What Did Mary Trump Do Right After Trump Became President?

Mary Trump, former president Donald Trump's niece — the daughter of the real estate mogul's brother Fred Jr. — garnered attention for her public opposition to her uncle, per Town & Country. Mary went on to write a tell-all about the Trump family entitled, "Too Much and Never Enough: How My Family Created the World's Most Dangerous Man," which also gained plenty of media attention when it was released in mid-2020. Publisher Simon & Schuster described the book as an "authoritative portrait of Donald J. Trump and the toxic family that made him." The blurb goes on to read, "Mary L. Trump ... shines a bright light on the dark history of their family in order to explain how her uncle became the man who now threatens the world's health, economic security, and social fabric." Needless to say, the book wasn't received well by some members of the Trump family and Donald's late brother, Robert Trump, even took legal action in an attempt to stop its publication. 

The book wasn't the only drama involving Mary and her family, however. In 2020, she filed a lawsuit against the former president and two of his siblings, Maryanne and Robert, claiming they stole inheritance money from her after her father died when she was a teenager, as reported by Town & Country. Mary was wholly against her uncle becoming president and resorted to drastic measures after he won the 2016 presidency election. Keep reading to find out what she did upon hearing the news.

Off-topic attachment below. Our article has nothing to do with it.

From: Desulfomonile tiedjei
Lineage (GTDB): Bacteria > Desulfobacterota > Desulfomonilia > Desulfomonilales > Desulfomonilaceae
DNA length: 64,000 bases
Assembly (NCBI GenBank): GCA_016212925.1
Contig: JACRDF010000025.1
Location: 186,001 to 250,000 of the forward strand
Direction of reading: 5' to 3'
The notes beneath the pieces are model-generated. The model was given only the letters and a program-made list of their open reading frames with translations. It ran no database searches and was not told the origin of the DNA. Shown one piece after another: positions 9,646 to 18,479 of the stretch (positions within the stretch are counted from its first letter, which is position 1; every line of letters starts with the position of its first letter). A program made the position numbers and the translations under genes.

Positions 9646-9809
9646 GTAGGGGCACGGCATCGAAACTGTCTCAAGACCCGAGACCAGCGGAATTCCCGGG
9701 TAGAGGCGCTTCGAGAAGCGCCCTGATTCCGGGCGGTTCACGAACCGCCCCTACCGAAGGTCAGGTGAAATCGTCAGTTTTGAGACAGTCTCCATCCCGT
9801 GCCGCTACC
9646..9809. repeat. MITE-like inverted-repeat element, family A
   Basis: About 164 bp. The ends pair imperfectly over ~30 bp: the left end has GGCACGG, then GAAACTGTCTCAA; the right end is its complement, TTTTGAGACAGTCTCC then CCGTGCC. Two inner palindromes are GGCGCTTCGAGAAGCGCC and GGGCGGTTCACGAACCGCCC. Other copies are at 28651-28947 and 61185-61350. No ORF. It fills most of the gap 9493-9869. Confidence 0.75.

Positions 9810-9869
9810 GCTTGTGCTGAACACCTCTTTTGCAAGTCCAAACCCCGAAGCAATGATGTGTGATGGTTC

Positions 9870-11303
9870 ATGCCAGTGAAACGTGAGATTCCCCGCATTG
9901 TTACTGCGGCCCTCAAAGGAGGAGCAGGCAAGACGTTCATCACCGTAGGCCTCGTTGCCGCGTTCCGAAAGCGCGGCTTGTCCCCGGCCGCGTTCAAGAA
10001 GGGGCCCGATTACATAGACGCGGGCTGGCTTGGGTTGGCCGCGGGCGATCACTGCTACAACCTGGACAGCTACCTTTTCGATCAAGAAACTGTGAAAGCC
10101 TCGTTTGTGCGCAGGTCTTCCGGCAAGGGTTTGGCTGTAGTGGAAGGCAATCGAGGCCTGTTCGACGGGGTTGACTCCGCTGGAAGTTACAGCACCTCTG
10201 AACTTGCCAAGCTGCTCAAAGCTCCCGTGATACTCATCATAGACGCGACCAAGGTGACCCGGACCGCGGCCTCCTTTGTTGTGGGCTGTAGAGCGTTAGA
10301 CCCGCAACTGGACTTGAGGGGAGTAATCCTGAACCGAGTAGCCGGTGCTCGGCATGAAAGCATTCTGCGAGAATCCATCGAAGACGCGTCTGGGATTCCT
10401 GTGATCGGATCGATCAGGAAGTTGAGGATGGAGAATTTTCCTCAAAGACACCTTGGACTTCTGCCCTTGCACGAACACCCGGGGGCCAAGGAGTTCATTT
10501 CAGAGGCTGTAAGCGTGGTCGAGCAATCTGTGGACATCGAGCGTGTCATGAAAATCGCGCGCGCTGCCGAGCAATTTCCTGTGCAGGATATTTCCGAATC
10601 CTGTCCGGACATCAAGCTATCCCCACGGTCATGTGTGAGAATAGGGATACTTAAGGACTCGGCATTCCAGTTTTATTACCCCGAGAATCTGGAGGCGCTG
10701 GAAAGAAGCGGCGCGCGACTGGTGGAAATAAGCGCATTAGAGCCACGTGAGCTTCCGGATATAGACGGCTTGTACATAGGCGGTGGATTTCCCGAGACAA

Mary Trump found herself in the 'worst psychological shape' of her life

According to Business Insider, Mary Trump was devastated upon learning that her uncle, Donald Trump, won the 2016 presidential election. In her second book entitled, "The Reckoning : Our Nation's Trauma and Finding a Way to Heal," which was released in July 2021, Mary outlined the actions she took to take care of her mental health after finding herself in the "the worst psychological shape" of her life just a few months following her uncle's inauguration. 

"For months, I alternated among states of dissociation, rage, and befuddlement," the author penned in her book, explaining that the her mental state deteriorated to the point that she voluntarily checked herself into a PTSD treatment center in the hopes of figuring out why she was so severely impacted by her uncle becoming president. Mary wrote, "I would be there for weeks ... trying to figure out why my uncle Donald's elevation to the White House had so undone me." In an interview with The Sunday Times, the psychologist expanded on her experience, revealing, "It was really impossible to wrap my head around it all ... Because I felt such shame, that the country had so debased itself."

Also in her book, Mary delves deeper into her own PTSD to show that America itself is suffering from PTSD due to the extent to which its leaders and institutions have failed the American people. She then explores how Americans can start to heal and restore hope in their nation.